Early Buddhism and Yoga Sutra: Comparison and Contrast


Add to cart
Essay #: 058368
Total text length is 7,754 characters (approximately 5.3 pages).

Excerpts from the Paper

The beginning:
Early Buddhism and Yoga Sutra: Comparison and Contrast
This paper compares and contrasts the moral philosophy of Early Buddhism and the Yoga Sutra with respect to their conceptions of the self. The paper looks at whether there are ethical reasons to believe in the existence of selves over and above suffering mental states. In the end, the big difference is that early Buddhism does not believe in an ideal self or in an eternal soul – which means it does not believe in integration.
Early Buddhism is quite distinct from yoga sutra insofar as it, unlike its counterpart, does not appear to believe in the idea that there are universal things in the world: the world is constantly changing and nothing is fixed; at the same time, there is no...
The end:
.....To end briefly, the early Buddhist thought holds that nothing lasts forever; Yoga Sutra believes that there is something eternal out there – or at least there is an ideal self we can find. Of the two, Yoga Sutra is the one that really offers an ethical defence (and a formulation) for the existence of superior selves.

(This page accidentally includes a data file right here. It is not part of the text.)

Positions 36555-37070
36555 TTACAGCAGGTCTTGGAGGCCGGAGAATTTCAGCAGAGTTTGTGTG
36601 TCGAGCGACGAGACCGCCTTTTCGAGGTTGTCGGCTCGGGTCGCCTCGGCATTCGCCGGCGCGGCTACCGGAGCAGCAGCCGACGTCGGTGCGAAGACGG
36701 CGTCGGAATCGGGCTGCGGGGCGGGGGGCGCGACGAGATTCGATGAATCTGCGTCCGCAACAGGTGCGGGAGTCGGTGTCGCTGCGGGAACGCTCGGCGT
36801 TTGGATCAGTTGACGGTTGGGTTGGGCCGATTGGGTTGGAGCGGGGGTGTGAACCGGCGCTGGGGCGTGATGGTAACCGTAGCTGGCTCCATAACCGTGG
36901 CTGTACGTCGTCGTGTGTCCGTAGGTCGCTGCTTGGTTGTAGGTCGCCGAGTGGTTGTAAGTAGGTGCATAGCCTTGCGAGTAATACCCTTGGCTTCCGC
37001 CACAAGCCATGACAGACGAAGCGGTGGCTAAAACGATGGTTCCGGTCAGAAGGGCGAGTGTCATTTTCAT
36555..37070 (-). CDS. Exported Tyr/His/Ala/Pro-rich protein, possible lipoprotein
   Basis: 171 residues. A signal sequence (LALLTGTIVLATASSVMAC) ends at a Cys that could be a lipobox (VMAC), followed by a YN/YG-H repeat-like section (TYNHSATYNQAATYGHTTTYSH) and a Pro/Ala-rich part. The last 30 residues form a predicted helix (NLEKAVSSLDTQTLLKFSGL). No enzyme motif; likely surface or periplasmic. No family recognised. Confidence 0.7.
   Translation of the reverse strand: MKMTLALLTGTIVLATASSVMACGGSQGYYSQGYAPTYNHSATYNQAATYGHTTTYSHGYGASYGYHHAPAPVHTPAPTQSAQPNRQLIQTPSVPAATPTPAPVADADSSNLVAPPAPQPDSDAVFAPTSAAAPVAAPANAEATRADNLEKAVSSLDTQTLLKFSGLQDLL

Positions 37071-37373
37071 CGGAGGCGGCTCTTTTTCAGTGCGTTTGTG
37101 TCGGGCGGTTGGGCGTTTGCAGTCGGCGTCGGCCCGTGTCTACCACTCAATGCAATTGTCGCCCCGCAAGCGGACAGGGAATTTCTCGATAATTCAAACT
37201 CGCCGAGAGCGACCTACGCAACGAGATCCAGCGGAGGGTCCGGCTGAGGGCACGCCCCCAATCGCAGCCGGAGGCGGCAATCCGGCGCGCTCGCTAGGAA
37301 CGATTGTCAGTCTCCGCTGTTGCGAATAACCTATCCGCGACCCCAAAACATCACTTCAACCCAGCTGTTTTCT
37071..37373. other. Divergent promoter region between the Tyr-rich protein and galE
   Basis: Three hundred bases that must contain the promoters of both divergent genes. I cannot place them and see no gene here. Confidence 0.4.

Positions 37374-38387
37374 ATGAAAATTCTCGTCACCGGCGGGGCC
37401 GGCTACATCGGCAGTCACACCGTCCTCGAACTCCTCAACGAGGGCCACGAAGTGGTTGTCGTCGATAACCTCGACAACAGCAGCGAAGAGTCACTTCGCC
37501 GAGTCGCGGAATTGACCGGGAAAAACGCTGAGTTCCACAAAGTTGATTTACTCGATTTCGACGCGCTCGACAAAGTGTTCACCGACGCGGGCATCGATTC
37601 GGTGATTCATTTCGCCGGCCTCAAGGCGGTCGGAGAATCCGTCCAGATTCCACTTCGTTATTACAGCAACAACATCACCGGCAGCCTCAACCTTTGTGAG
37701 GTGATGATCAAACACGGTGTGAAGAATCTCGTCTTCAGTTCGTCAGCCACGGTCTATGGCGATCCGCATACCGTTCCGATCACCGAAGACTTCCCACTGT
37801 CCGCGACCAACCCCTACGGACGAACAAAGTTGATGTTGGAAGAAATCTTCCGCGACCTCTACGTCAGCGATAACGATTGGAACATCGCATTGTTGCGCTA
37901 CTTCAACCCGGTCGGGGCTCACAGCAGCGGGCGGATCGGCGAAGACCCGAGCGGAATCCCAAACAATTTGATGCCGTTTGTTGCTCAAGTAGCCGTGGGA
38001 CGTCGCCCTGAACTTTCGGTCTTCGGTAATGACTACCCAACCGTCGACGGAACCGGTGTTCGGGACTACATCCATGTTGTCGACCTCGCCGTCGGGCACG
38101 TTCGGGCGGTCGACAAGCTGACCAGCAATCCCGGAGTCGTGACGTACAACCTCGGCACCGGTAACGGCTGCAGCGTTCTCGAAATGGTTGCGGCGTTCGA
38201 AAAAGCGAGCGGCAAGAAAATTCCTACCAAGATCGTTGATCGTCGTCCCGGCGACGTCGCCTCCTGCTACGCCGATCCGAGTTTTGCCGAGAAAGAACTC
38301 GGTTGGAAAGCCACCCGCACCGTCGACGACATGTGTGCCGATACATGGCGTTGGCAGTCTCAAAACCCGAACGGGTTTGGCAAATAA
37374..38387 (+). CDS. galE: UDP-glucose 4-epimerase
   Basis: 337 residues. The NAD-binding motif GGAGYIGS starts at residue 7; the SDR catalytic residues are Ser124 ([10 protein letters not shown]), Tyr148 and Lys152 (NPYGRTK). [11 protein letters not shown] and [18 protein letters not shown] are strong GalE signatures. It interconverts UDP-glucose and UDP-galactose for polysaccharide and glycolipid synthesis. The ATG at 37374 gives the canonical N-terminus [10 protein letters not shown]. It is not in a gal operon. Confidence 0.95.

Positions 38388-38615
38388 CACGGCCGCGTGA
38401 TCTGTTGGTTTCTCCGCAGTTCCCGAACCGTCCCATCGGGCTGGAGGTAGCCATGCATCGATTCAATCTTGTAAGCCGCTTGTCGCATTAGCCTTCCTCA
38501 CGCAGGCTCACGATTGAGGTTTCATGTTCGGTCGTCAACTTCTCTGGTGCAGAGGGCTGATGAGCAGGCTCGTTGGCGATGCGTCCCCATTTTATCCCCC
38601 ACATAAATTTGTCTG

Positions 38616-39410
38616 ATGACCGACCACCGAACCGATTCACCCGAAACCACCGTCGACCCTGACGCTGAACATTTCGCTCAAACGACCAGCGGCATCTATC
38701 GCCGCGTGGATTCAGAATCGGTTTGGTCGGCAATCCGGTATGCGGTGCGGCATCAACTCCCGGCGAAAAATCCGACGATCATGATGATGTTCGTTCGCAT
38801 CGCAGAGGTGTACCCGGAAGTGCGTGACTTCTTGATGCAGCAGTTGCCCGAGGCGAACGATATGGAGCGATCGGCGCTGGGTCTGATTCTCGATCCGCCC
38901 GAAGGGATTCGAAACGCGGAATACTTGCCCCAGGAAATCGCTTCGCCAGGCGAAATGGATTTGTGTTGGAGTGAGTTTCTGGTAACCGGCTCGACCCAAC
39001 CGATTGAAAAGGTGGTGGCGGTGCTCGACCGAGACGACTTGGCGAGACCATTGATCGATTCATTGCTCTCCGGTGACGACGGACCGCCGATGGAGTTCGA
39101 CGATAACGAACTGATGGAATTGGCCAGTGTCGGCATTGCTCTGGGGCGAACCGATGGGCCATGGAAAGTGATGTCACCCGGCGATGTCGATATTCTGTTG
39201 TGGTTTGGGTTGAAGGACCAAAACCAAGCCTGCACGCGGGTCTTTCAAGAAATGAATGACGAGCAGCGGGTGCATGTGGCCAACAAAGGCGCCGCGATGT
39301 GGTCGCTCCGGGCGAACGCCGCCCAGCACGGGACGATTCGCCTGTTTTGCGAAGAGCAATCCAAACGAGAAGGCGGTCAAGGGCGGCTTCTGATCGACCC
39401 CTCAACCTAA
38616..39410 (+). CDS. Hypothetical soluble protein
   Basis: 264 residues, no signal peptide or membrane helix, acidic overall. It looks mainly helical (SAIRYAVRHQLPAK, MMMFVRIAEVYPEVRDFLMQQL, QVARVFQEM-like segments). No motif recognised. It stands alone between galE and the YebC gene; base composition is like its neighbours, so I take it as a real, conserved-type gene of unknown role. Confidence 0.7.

Works Cited
Jayaram, V. “Buddhism and the concept of anatta.” Hinduwebsite.com http://www.hinduwebsite.com/buddhism/anatta.asp (accessed March 16, 2010).
Ramakrishnan, Alamelu & C.L. Ramakrishnan. “The yoga sutra of patanjali.” http://acharya.iitm.ac.in/mirrors/vv/scripture/yogasutra/ysint.html (accessed March 16, 2010).
“Yoga Sutras 1.1.-1.4,” SamiJ.com http://www.swamij.com/yoga-sutras-10104.htm (accessed March 16, 2010).